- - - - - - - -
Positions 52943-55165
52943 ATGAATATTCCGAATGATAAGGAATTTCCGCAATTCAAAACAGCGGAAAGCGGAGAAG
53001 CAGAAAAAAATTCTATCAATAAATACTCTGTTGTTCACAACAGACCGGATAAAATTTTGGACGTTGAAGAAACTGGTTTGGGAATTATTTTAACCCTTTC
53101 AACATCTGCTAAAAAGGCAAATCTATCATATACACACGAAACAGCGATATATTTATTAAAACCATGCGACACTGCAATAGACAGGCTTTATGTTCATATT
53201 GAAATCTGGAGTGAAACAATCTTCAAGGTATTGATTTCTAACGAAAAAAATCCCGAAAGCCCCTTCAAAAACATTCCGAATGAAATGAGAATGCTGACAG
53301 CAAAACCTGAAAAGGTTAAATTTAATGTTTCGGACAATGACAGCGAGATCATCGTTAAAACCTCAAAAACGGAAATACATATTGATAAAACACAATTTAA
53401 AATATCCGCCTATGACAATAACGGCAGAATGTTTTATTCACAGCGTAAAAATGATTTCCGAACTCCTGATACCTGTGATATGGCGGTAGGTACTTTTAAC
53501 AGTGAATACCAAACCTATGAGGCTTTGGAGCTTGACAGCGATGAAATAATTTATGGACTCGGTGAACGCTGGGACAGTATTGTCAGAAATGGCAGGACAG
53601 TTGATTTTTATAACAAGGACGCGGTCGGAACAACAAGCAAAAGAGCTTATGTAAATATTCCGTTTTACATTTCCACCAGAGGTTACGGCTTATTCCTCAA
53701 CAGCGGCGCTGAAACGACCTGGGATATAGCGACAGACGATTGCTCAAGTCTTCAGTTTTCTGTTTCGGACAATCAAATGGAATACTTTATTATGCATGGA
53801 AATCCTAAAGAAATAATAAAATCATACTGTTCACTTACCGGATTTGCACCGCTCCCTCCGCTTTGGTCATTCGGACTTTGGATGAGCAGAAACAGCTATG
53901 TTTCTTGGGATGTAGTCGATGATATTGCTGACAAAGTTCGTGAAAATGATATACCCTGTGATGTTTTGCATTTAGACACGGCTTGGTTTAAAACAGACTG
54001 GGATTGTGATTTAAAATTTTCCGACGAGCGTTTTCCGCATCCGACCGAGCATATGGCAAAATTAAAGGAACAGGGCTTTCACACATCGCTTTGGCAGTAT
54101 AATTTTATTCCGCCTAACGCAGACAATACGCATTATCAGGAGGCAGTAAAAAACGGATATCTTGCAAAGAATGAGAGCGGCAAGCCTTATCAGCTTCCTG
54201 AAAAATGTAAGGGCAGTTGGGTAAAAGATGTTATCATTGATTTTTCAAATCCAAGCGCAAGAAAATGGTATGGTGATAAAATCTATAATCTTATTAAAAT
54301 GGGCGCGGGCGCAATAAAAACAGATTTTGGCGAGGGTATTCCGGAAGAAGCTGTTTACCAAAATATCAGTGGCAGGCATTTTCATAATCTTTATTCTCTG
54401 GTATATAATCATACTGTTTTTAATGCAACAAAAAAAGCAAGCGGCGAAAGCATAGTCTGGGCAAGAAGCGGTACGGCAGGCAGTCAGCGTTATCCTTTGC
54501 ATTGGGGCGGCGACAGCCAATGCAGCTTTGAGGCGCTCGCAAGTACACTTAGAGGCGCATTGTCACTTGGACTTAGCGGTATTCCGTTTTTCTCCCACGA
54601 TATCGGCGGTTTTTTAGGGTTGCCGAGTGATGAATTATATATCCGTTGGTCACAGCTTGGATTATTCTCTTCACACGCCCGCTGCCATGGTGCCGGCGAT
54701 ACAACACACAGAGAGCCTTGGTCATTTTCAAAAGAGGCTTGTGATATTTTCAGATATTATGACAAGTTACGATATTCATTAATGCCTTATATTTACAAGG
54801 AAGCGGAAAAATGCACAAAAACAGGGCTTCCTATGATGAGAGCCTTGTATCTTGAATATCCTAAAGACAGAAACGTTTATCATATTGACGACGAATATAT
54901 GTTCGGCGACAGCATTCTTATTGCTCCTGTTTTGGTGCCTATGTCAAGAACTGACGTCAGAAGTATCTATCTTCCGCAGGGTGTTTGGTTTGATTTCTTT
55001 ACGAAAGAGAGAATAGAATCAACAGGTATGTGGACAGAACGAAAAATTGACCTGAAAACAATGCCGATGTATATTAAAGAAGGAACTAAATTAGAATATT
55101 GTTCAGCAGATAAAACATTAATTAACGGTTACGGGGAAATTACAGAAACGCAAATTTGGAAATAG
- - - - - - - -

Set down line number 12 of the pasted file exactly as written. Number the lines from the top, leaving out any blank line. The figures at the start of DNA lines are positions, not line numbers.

53901 TTTCTTGGGATGTAGTCGATGATATTGCTGACAAAGTTCGTGAAAATGATATACCCTGTGATGTTTTGCATTTAGACACGGCTTGGTTTAAAACAGACTG